The two richest men on the planet are sparing federal regulators on large-scale satellite Internet projects that their companies are developing.
SpaceX CEO Elon Musk took to Twitter on Tuesday, as his company worked to convince officials of the Federal Communications Commission that it allowed SpaceX to carry some of its StarLink satellites to lower altitudes than originally planned Give.
Jeff Bezos’s Amazon is among the companies that disputed SpaceX’s request, on the grounds that the modification would interfere with other satellites.
“It does not serve the public today to hamstring Starlink for the Amazon satellite system, which has been away for many years,” Musk said in a tweet.
Amazon responded to Musk’s comment in a statement to CNBC.
“The facts are simple. We designed the Kuiper system to avoid Starlink interference, and now SpaceX wants to change the design of its system. Those changes not only create a more dangerous environment for collisions in space, but they also increase radio interference for customers. Despite what SpaceX posts on Twitter, it is SpaceX’s proposed changes that will boost competition between satellite systems. An Amazon spokesman said that it is clearly in SpaceX’s interest to compete in the cradle if they can, but it is certainly not in the public interest.
Starlink SpaceX plans to create an interconnected Internet network with about 12,000 satellites, designed to deliver high-speed Internet anywhere on the planet. With more than 1,000 satellites in orbit so far, SpaceX launched a public beta program in October. In addition to the upfront cost of $ 499 to order the Starlink kit, the initial service is priced at $ 99 per month, which includes user terminals and Wi-Fi routers to connect satellites.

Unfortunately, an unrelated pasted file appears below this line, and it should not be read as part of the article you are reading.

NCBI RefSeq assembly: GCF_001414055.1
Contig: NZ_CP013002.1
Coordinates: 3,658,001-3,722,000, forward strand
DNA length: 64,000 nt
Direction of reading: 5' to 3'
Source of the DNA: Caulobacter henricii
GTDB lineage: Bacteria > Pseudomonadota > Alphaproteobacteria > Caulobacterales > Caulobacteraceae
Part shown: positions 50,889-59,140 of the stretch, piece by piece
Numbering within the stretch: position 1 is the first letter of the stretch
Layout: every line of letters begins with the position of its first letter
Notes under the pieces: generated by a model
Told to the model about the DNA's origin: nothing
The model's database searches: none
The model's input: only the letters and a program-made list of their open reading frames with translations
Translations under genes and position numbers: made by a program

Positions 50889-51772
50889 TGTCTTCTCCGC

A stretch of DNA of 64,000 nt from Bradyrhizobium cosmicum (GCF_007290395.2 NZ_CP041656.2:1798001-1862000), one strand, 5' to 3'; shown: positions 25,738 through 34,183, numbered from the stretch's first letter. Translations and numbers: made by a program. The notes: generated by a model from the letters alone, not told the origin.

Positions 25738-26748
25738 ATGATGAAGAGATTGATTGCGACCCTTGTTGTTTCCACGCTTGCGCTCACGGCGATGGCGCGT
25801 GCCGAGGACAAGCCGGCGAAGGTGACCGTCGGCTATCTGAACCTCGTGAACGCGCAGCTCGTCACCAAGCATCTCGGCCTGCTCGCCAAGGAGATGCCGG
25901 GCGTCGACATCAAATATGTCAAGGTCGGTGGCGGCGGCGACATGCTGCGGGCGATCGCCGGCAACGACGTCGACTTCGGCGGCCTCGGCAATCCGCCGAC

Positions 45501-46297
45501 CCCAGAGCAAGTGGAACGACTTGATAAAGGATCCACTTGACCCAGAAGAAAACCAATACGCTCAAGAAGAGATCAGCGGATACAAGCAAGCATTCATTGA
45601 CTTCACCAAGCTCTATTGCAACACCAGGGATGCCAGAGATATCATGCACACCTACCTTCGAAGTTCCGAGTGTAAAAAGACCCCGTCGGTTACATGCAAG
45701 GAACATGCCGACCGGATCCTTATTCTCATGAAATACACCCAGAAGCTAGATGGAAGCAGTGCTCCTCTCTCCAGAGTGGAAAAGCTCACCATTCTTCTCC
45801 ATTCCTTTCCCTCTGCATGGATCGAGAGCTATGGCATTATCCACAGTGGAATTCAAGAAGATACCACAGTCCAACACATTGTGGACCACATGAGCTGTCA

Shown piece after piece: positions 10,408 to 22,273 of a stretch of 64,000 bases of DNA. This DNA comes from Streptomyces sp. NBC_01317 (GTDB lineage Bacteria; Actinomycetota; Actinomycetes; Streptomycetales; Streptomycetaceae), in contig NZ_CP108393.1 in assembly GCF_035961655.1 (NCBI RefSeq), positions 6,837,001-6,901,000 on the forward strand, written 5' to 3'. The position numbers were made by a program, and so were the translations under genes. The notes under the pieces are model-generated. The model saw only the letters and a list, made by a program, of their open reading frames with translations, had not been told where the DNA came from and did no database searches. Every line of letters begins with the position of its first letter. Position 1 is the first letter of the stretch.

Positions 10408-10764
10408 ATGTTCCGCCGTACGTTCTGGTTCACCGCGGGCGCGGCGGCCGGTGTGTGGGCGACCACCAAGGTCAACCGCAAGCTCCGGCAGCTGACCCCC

Meanwhile, Amazon is working on its own satellite Internet called Project Kuiper. It plans to launch 3,236 Internet satellites into low Earth orbit – a system that will compete with Starlink. Although in December Amazon passed an important initial hardware milestone for the antennas it needs to connect to the network, it has yet to begin producing or launching its satellites.
In July, the FCC authorized Amazon’s proposal for Kuiper, which the company says would invest more than $ 10 billion to build.
Musk’s comment comes after SpaceX director David Goldman spoke late last week to SpaceX director David Goldman to discuss the company’s proposal to move Some Starlint carry satellites to lower altitudes.
In a presentation before the FCC, Goldman said that Amazon representatives held “30 meetings to oppose SpaceX”, but that “none of the meetings are meant to authorize their own systems,” arguing that That technology giants are trying to “compete”.
In December, Amazon representatives spoke with FCC Chairman Ajit Pai about SpaceX’s request to modify its Starlink plans. Amazon asked that the FCC limit SpaceX’s satellites to a minimum height of 580 kilometers unless the regulator “evaluates detailed records on significant interference concerns” until Amazon believes SpaceX’s amendment is submitted was done.
Amazon corporate lawyer Maria Dodson Shuman said in a letter to the FCC that SpaceX indicated it was capable of operating its system without exceeding 580 km and did not demonstrate why such a situation would not occur. needed.
The satellite networks of both companies represent ambitious projects with SpaceX, like Amazon, saying it would cost about $ 10 billion or more to build its network.
But SpaceX leadership estimates that Starlink could bring in $ 30 billion a year, or more than 10 times the annual revenue of its rocket business.
SpaceX expanded its beta program to include customers in the United Kingdom and Canada earlier this month. The company intends to expand StarLink reach extensively internationally, with public records registered in Austria, Australia, Argentina, Brazil, France, Chile, Colombia, Germany, Greece, Ireland, Italy, Mexico, Netherlands, New Zealand. Philippines, South Africa and Spain.